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  • Cited by 2
  • Print publication year: 2010
  • Online publication date: June 2012



Few if any political thinkers of the twentieth century have attracted public attention and scholarly discussion as wide-ranging as has Hannah Arendt. Her theoretical reflections on the human condition have attained classic status in political philosophy, while her writings on the political crises of her time are a continuing source of intellectual inspiration and provocation.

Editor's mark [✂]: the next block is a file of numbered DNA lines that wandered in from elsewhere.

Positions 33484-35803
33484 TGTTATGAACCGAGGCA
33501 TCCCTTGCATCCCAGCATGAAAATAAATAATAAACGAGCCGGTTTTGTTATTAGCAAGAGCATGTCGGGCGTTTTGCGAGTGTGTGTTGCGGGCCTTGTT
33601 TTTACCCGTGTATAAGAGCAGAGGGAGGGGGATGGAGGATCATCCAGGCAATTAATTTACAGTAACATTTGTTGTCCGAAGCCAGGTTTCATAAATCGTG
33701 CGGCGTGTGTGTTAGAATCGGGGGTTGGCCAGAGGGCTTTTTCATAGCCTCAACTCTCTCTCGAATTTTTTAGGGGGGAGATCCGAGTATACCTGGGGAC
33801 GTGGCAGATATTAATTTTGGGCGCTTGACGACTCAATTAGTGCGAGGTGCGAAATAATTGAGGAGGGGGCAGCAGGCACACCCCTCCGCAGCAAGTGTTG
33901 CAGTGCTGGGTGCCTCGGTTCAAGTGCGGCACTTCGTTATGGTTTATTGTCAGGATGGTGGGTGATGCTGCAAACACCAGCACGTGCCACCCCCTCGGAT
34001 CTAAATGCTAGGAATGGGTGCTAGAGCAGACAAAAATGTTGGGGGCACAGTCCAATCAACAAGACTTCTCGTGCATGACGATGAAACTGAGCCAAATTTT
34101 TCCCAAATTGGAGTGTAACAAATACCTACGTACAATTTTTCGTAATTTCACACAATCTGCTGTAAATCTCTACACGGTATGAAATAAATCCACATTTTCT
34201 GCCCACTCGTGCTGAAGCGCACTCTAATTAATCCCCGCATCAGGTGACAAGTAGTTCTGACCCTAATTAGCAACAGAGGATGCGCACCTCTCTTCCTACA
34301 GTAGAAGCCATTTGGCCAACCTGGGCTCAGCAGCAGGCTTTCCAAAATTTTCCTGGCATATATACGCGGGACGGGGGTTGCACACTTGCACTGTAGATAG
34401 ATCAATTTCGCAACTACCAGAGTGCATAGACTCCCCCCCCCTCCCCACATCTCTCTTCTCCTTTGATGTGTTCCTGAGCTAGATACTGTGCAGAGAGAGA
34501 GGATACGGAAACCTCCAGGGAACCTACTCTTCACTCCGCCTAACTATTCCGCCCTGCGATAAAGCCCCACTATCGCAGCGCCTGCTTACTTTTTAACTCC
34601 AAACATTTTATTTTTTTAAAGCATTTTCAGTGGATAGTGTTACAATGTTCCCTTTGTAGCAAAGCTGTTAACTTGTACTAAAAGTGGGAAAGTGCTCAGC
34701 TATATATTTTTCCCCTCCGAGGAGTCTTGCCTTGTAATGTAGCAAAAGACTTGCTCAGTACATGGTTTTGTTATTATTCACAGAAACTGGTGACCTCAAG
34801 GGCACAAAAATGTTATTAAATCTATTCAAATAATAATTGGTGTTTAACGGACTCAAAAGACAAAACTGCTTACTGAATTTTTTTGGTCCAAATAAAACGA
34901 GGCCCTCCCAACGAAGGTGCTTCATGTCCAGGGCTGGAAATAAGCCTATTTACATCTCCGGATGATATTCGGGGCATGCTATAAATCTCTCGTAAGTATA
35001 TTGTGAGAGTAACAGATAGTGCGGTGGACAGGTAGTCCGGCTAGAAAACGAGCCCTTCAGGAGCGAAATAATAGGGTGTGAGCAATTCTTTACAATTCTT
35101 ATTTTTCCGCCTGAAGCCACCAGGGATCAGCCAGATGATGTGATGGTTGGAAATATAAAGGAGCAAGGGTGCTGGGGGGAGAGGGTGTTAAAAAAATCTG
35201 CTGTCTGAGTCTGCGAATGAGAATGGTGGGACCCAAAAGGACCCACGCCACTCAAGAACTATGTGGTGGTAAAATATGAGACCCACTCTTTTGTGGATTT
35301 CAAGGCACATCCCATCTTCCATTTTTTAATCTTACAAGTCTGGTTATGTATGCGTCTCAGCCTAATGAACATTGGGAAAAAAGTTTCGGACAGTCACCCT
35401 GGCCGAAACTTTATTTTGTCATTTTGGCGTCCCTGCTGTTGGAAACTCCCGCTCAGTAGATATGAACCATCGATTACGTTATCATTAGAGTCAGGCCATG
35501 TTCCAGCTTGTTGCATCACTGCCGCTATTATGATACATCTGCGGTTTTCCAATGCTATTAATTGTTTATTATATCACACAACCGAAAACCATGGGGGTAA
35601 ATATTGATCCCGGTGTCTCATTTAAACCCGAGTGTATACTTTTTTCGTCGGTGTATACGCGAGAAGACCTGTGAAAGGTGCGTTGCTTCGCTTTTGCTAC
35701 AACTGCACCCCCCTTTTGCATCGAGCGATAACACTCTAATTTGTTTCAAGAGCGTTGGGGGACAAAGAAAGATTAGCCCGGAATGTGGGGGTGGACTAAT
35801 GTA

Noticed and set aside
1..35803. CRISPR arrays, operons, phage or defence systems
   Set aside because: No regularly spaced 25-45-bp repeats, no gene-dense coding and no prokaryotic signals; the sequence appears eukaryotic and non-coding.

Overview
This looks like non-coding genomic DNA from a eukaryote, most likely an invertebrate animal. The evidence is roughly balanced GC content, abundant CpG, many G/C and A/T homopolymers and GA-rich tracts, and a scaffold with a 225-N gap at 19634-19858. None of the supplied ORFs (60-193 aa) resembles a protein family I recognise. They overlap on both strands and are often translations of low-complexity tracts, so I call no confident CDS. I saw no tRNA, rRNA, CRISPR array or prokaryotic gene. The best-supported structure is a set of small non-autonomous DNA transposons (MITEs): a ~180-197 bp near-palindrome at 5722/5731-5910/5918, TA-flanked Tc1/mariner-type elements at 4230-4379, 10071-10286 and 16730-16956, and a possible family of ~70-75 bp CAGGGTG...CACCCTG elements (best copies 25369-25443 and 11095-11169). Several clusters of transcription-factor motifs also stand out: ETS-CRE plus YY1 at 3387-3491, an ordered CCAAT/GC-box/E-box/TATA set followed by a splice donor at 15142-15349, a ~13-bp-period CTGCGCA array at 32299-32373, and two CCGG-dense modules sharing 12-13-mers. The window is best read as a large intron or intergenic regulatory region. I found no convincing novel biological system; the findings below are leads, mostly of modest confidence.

A former student of Martin Heidegger and Karl Jaspers and a comrade in exile from Nazi Germany with Walter Benjamin, Arendt first came to public prominence ten years after her emigration to the United States, with the publication of The Origins of Totalitarianism (1951). That celebrated work's highly original analyses of antisemitism, imperialism, and totalitarianism immediately established her as a leading commentator on the political upheavals and catastrophes of the era. With that book, she not only offered a uniquely clear-sighted, broad account of twentieth-century totalitarian politics and their antecedents; she also provided an exceptionally subtle and penetrating analysis of the modern mentalities that gave succor to those politics. Within those same pages, she also made a landmark contribution to the discourse of international human rights, with a strong critique of the misuse of the institution of citizenship in the modern nation-state. She followed that achievement with even more far-reaching analyses of the exhausted traditions and neglected resources of Western political thought, culminating in her books The Human Condition (1958) and On Revolution (1963). Her fearlessness in exploring the nature of political evil and personal responsibility found further expression in Eichmann in Jerusalem (1963), the source of her famous, much-misunderstood phrase, “the banality of evil.” All of these books – along with the numerous other volumes, essays, and lectures that constitute the corpus of Arendt's work – were the focus of extensive critical notice and often controversy in her lifetime, and in more recent years they have gained an ever-widening circle of attentive readers, both within and outside the academy. With the passage of time, her stature as a major thinker of the twentieth century has received ample confirmation.

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